@Bic: Love that: “…owned them for a day” One of these days, the Philippines for us. You’ve done a very nice job pitching the country — and all of its dimensions — in a relatively limited space. When we go, we’ll definitely be in touch!
Looking to do some traveling in SE Asia this summer – ideally for July and August – and have heard many mixed reviews about the weather… Granted I know there is no way to predict how rainy it will be, but have any of you been there during this time and if so how was it?! I’ve heard since its the low season travel is much cheaper and it’s not as crowded, but I also don’t want to be soaked and miserable the entire time. Any input would be great!! Thanks!
Katie: July and August is high season in Bali, Indonesia. There is plenty to see around Bali and Lombok and the weather should be fine 🙂
@Katie: We have not been in SE Asia in July and August so I can’t really advise based on first hand experience. The latest we’ve been in the area was May. One thing to check out whether some areas are dryer than others – sometimes there are regions that are dry while others are experiencing monsoon. Also, sometimes the rains are for a short period during the day and then it’s fine to travel around after/before.
@Sab: Thanks for sharing your experiences from Bali at this time!
Travelling in July and August would be a good choice because the weather is sunny and rainfall is unlikely. You can always check the weather forecast of the country you intend to visit. But generally weather is great for all SEA countries in the month of July and August. Ideal places to visit will be the beach areas such as phuket, Bali, koh samui, krabi or boracay and cebu. Shopping in bangkok awesome too. It depends on what your ideal trip would be. Thai massage is a must do when you come to SEA, the best massage for the cheapest price.
Nice post. I think its great to let people know that Asia is a safe and easy travel spot. I find that a lot of Americans are a bit apprehensive about it in general.
What would you do/go if only have 10 days (January) to travel to SE Asia?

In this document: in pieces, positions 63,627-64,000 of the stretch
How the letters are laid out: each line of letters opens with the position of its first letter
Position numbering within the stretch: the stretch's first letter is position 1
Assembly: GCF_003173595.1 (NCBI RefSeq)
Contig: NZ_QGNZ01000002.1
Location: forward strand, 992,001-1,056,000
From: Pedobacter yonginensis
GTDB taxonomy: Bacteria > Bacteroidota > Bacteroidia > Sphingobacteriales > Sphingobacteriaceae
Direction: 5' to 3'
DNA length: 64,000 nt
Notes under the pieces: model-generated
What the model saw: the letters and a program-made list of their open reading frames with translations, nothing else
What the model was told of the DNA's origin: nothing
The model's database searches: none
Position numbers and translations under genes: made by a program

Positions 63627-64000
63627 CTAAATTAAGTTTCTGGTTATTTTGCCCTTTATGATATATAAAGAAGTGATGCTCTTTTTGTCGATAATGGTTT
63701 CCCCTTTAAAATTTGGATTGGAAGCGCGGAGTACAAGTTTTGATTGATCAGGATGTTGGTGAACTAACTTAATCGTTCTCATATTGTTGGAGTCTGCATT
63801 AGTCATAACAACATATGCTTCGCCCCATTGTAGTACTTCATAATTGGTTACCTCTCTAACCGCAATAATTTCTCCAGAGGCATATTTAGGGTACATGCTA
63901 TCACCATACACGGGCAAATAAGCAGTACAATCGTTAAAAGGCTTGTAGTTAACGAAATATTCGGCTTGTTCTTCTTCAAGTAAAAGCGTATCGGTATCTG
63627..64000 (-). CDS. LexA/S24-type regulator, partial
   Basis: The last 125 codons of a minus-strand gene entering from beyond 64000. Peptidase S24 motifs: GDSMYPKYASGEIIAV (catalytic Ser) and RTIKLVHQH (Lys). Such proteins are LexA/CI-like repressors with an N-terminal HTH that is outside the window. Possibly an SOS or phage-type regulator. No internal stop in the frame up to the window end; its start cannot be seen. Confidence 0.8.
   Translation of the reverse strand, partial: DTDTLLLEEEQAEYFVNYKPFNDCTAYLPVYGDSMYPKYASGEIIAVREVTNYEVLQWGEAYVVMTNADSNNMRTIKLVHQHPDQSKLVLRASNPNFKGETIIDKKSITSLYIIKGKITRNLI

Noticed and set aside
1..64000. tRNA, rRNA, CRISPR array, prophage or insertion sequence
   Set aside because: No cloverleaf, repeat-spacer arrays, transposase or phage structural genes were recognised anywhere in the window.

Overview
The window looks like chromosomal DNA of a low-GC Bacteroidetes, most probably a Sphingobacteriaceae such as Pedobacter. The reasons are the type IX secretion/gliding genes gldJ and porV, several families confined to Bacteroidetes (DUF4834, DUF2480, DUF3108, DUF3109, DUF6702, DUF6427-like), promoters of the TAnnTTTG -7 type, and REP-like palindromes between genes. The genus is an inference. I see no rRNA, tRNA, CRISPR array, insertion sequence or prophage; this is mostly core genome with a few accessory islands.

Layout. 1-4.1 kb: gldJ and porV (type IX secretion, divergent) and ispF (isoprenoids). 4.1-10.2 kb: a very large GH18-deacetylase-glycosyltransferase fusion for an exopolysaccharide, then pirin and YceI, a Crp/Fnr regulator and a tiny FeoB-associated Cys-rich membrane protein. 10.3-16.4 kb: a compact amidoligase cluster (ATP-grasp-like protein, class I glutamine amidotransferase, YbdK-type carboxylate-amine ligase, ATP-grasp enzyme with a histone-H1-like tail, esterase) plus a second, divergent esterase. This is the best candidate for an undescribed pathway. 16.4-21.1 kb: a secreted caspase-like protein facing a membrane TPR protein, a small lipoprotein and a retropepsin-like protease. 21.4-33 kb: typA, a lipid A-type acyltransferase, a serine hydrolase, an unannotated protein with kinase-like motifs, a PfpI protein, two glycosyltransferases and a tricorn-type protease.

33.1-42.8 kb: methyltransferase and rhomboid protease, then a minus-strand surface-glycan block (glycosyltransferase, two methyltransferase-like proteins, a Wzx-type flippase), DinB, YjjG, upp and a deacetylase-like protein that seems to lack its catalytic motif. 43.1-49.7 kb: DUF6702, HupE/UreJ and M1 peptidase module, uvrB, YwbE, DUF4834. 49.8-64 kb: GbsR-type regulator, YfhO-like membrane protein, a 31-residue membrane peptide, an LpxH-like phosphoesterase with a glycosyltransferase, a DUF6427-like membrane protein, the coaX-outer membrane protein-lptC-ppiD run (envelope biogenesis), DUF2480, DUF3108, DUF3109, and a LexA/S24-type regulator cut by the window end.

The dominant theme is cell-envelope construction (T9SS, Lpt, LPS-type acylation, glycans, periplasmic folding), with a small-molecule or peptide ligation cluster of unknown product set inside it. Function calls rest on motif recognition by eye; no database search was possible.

@Jess: Hard to suggest with too much detail without knowing your travel preferences (e.g., sites, temples, culture, beach, adventure, food, etc.). But, if I had 10 days in SE Asia I’d suggest some combination of the following:
– Cambodia – Siem Reap (Temples of Angkor).
– Thailand – Bangkok & either Chiang Mai (temples, cooking class) or Koh Lanta/Koh Pha Ngan (beaches)
– Laos – Luang Prabang and possibly Mekong River tour
With that limited time, I’d choose 2 countries (max) and you’d have to do flights between. Air Asia usually has good rates if you can book early.
If you have other questions, let us know!
nice guide. really hoping that youll be able to visit the philippines particularly the islands of palawan and the mountains of the cordilleras.
@Dong Ho: The Philippines is still high on our wish list. We know we need more than just a week to visit so trying to find a chunk of time that we can dedicate to traveling around.
Great advice! I wouldn’t have thought to initially recommend South East Asia for beginner travelers but it really does make sense, there’s some culture shock but not so much that it’s overwhelming. The budget-friendly aspect is nice too, it allows you to travel in a little more luxury than you might in other places.
@Sarah: Glad to hear that your Southeast Asia experience confirmed what we wrote. Absolutely a great region for value travel and value-luxury.
My friend and I are planning on going to south east Asia next year. Neither of us have traveled much so reading this was very helpful. We are both wonder how safe it is to stay in a bungalow compared to staying in either a hostel or a hotel?
@Grant: We’ve stayed in many bungalows throughout Southeast Asia without any problems. Bungalows can come of all shapes and sizes and luxuries. The most basic ones are made from simple materials which, if someone really wanted to he could get through to break in. If we’re staying in a place like that we do usually take our valuables with us (e.g., passport, money, camera) and lock everything away.
With hotels the risk of theft comes more from hotel staff and with hostels it could be from fellow travelers and hostel staff. Best advice is to keep things out of sight (so people don’t know what valuable stuff you have) and lock things up as much as you can.
Hi, wow this is a great article.. was contemplating whether to visit Myanmar this year.. and I was quite worried because they just opened their doors and to be honest, there’s nothing much to be seen from what I have heard… although business and opportunities are springing up, maybe I can consider..
Also, I find your travel itinerary very interesting(in a good way) – Many would consider Malaysia and Singapore (maybe Thailand too) as their “beginner” to-go list when it comes to Southeast Asia as these countries are more developed and more tourist friendly. But i realized that Thailand, Cambodia, Vietnam and Myanmar is really a travel haven because of their rich history and culture.
Myanmar (Burma) is an excellent travel destination, Lee. We have not been there for a few years, but if you are debating whether to go or not, I would lean towards going. There’s plenty to see across the country: culture, food, hiking/trekking, etc. Yangon/Rangoon, Mandalay, Bagan, Tuangoo, Kalaw, Inle Lake (and the trek between the last two) are just a few of the ideas.
And for us, yes. The travel havens of Southeast Asia (at least of the countries that we have experienced) are those where there’s rich culture and history to explore.